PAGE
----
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Giraffe feeding

Male red-headed rock agama (Agama agama)

Female red-headed rock agama (Agama agama)

Lion on a mound

Fischer's Lovebirds

Fossils of extinct animals at the The Olduvai Gorge visitor cent

Keywords: Stock Photo Picture Africa African Safari Animals Archeology Dark Continent EAC East Africa East African Community Eastern Africa Endless Plain Evolution Extinct Animals Fauna Fossils Horizontal Nature Oldupai Gorge Outdoors Safari Serengeti National Park Style Sub-Saharan Africa Tanzania Tanzanian Safari The Cradle of Mankind The Olduvai Gorge United Republic of Tanzania Wildlife

Caption:

Fossils of extinct animals at the The Olduvai Gorge visitor cent

Keywords:
Africa African Safari Animals Archeology Dark Continent EAC East Africa East African Community Eastern Africa Endless Plain Evolution Extinct Animals Fauna Fossils Horizontal Nature Oldupai Gorge Outdoors Safari Serengeti National Park Style Sub-Saharan Africa Tanzania Tanzanian Safari The Cradle of Mankind The Olduvai Gorge United Republic of Tanzania Wildlife Images Pictures Pics Photographs Fotos Stock Photos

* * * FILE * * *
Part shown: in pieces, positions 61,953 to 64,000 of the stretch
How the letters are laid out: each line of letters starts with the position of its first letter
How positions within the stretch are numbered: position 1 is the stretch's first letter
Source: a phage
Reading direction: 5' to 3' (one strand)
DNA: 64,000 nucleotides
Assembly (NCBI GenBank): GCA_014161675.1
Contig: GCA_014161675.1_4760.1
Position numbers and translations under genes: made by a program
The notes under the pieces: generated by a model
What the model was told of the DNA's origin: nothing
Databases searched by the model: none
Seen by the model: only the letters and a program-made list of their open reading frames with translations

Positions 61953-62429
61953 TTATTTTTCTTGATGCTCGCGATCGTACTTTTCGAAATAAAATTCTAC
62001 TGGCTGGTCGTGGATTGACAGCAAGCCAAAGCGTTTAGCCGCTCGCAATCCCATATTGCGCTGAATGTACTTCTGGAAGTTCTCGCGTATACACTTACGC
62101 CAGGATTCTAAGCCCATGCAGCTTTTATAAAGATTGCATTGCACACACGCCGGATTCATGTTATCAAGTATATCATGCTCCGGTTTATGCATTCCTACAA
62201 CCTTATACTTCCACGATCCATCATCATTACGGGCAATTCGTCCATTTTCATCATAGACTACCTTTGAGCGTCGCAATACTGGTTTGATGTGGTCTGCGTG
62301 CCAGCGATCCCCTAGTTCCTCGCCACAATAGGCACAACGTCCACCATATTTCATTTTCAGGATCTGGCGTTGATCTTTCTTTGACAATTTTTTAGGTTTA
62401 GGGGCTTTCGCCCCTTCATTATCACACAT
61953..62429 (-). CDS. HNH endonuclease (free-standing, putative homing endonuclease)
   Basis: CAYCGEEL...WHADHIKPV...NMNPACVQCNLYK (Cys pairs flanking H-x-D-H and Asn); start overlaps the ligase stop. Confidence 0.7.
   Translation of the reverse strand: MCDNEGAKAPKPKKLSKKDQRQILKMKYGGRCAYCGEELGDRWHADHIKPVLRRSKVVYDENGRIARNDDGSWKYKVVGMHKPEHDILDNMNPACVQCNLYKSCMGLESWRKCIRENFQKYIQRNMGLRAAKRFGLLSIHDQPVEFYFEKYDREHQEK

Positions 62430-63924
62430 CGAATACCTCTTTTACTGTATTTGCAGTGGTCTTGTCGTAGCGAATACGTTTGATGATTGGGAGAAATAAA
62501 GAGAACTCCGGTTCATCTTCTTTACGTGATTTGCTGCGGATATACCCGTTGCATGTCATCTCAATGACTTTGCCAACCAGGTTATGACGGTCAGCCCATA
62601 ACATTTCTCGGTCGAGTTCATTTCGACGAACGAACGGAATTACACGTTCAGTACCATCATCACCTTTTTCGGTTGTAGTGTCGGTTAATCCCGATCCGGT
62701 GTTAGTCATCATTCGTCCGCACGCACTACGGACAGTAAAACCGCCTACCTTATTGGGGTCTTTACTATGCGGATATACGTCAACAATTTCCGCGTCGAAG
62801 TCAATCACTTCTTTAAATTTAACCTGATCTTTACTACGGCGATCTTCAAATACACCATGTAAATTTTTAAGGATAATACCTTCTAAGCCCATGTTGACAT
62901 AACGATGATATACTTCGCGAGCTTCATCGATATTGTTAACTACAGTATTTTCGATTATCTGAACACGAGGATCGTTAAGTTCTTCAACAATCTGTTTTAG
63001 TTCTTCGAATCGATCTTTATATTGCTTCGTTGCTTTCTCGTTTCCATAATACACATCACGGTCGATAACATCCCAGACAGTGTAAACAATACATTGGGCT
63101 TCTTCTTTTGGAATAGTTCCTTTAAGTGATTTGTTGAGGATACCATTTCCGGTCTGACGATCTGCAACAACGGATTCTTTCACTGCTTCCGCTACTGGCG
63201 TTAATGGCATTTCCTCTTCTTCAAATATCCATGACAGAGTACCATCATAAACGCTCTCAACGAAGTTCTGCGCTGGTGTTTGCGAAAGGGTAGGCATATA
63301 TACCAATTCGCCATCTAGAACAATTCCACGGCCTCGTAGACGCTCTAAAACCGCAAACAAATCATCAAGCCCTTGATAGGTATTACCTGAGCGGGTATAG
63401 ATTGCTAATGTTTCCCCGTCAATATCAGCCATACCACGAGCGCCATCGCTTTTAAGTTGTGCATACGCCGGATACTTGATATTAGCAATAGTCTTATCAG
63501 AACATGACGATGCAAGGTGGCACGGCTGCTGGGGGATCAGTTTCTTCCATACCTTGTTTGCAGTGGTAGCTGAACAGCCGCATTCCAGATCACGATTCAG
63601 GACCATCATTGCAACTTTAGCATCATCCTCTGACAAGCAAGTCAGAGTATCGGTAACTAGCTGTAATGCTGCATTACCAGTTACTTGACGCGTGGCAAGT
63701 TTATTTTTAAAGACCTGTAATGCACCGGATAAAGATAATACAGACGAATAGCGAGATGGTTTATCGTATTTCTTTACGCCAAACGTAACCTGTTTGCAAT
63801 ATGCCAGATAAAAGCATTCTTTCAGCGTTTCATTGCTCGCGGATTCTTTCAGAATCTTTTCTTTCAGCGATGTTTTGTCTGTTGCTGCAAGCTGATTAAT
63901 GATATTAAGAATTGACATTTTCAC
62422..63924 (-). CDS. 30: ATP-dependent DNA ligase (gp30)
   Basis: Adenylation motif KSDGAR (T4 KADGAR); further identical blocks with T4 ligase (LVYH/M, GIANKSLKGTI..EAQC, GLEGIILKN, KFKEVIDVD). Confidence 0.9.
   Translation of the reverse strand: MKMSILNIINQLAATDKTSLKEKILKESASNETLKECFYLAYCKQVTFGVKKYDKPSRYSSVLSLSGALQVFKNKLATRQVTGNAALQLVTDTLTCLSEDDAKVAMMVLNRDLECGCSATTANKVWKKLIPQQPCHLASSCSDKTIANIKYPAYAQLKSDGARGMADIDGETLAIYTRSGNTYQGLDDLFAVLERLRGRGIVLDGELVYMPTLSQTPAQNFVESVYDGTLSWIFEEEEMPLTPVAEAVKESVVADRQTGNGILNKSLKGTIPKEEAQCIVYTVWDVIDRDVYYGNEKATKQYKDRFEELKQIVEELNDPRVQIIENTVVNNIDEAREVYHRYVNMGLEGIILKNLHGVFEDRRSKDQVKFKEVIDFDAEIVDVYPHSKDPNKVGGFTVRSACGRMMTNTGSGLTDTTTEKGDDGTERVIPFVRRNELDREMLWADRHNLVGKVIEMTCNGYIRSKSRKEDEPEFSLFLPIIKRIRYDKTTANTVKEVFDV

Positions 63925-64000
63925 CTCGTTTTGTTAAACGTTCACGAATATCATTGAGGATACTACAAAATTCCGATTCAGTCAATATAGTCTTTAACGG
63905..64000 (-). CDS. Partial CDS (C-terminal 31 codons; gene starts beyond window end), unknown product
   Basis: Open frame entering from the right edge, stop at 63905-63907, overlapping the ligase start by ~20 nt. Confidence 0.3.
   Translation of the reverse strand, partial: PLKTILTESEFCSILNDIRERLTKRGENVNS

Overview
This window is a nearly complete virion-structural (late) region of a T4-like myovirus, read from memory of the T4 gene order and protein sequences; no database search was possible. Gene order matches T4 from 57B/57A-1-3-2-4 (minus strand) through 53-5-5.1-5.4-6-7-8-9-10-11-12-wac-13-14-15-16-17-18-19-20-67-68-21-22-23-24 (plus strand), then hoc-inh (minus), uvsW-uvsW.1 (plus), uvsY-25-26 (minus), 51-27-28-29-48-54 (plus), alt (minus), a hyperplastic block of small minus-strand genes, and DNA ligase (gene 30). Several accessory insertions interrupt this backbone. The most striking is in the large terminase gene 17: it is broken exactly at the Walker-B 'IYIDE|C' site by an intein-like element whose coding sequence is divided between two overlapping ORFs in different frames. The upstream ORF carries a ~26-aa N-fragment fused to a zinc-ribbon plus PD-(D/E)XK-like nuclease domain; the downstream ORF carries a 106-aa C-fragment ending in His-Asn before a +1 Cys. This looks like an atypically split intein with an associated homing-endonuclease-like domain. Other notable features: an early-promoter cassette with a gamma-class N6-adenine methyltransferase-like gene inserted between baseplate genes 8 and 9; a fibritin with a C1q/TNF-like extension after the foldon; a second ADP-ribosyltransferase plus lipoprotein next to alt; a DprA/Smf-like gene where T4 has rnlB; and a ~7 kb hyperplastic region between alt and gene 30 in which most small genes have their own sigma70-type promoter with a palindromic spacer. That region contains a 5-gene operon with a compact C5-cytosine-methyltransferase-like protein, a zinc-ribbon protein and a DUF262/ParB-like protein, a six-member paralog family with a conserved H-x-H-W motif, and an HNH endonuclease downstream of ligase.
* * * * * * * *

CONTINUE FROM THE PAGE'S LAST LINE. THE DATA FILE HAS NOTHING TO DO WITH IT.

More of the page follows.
Notes:
Serengeti National Park, Tanzania - The Olduvai Gorge or Oldupai Gorge is commonly referred to as "The Cradle of Mankind." It is a steep-sided ravine in the Great Rift Valley, which stretches along eastern Africa. Olduvai is in the eastern Serengeti Plains in northern Tanzania and is about 30 miles long. The gorge is named after the Maasai word for the wild sisal plant Sansevieria ehrenbergii, commonly called Oldupaai. It is one of the most important prehistoric sites in the world and has been instrumental in furthering understanding of early human evolution. Excavation work there was pioneered by Louis and Mary Leakey in the 1950s and continued into the twenty first century by Professor Fidelis Masao of the Open University of Tanzania supported by Earthwatch. The first artifacts in Olduvai (pebble tools and choppers) date to circa 2 million years ago but fossil remains of human ancestors have been found from as long as 2.5 million years ago. The earliest archaeological deposit, known as Bed I, has produced evidence of campsites and living floors along with stone tools made of flakes from local basalt and quartz. Since this is the site where these kinds of tools were first discovered, these tools are called Oldowan. It is now thought that the Oldowan toolmaking tradition started about 2.6 million years ago. Bones from this layer are not of modern humans but primitive hominid forms of Paranthropus boisei and the first discovered specimens of Homo habilis.
City/Location:
Serengeti National Park
State/Province/
Subregion:
N/A
Country:
Tanzania
Camera:
Aperture:
8.0
Shutter Speed:
1/25s
ISO Setting:
1000
Focal Length:
16.0mm
Image ID:
Tanzania_3118-Fossils
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Cheetah